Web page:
Essentially it is software talking to other software behind the scenes and is complete invisible to the user. It enables actions to happen that require the intervention of more than one piece of software.
For instance if you make a purchase online and enter your card details onto the website concerned, an API is used to take those card details and send them elsewhere; checking they are legitimate and accurate before allowing the transaction to complete. So the API will allow for checks with your bank or card issuer to confirm the details provided are correct. All of this will happen without you having to do or see anything.
In the case of the PTX verify product for example, the API opens up data and functionality to other developers, our customers and other businesses. It is increasingly the way in which companies exchange data, services and complex resources, both internally, externally with partners, and openly with the public.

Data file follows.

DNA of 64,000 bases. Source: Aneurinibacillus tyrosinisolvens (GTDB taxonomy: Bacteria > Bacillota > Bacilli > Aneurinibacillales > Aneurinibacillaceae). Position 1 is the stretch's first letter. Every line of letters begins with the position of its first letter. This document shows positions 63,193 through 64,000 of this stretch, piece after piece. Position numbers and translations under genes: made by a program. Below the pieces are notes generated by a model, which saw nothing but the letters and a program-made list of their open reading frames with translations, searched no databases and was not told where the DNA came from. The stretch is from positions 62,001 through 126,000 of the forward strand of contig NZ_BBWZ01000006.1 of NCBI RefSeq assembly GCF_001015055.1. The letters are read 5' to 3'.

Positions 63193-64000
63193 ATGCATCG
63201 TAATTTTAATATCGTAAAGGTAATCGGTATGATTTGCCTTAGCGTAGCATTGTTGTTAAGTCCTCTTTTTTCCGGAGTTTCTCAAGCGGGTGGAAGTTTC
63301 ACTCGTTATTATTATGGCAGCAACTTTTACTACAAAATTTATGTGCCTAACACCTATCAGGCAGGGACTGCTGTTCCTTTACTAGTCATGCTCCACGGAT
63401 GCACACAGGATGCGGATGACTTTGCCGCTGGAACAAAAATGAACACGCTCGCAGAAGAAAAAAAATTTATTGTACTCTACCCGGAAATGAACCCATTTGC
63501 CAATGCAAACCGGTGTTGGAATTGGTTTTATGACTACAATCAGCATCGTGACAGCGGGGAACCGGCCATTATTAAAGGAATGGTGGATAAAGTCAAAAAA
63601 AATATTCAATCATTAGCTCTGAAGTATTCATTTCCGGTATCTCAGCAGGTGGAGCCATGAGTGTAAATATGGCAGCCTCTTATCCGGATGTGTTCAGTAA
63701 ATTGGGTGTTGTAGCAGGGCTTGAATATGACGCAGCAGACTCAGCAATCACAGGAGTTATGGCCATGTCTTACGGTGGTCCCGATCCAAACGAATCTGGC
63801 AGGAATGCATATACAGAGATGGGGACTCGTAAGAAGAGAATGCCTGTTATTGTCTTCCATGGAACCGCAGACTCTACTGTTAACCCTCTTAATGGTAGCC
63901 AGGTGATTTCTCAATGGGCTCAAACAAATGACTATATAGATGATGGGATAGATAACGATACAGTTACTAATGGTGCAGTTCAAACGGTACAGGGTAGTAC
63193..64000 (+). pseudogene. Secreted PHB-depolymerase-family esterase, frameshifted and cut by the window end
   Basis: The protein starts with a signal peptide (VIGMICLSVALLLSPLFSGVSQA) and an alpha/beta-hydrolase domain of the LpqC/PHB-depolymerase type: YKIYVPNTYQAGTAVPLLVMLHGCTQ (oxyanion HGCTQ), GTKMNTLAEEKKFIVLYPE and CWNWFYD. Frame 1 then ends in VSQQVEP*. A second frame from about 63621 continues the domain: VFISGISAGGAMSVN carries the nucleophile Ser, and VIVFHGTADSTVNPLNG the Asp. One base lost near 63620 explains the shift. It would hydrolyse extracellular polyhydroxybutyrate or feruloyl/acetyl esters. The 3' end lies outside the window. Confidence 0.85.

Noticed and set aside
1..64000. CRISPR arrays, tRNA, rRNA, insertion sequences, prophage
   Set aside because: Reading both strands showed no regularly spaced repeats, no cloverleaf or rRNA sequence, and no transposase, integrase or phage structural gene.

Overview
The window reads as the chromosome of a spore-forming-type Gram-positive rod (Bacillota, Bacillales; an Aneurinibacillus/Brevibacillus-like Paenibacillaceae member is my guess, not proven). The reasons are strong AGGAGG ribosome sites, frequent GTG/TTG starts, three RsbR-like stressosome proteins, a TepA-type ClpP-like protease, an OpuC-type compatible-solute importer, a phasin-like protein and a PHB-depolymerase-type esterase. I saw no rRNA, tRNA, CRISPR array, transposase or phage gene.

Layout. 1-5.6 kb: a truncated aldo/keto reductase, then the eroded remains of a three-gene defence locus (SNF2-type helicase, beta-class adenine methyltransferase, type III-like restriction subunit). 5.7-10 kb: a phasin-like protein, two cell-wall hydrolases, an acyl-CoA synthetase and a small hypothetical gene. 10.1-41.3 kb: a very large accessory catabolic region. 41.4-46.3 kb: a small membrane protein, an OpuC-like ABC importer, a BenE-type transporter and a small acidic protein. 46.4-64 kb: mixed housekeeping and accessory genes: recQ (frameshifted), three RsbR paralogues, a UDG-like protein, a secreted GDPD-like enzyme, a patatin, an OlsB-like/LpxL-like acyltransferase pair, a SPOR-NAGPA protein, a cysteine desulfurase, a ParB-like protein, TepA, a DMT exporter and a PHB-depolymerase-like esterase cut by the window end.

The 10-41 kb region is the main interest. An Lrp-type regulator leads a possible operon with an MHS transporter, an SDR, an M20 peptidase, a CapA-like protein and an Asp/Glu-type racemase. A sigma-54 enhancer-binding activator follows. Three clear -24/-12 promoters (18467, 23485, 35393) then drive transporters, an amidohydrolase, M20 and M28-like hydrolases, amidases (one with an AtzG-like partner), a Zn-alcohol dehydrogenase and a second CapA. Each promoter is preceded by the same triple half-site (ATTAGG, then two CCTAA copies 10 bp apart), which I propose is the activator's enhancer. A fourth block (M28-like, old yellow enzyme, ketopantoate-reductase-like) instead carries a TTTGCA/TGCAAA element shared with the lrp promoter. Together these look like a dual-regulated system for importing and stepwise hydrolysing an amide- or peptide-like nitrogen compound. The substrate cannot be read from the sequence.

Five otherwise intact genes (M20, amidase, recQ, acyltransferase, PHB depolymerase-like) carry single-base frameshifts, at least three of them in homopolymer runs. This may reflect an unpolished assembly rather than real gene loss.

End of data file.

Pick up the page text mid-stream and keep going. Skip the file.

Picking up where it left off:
Through APIs, applications and widgets can be built on top of databases without compromising the integrity of that data.
- Google has an API (http://code.google.com/more/)
- Facebook has an API (https://developers.facebook.com/)
- Twitter has an API (https://dev.twitter.com/docs)
- Salesforce has an API (http://www.salesforce.com/us/developer/docs/api/index.htm)
- Bottomline Technologies has APIs for its customers; PTX verify & DDM for example.
APIs are nothing new but have come to the forefront with the rise of mobile working and mobile applications.
For information about using the PTX Verify API, refer to https://docs.pt-x.com/.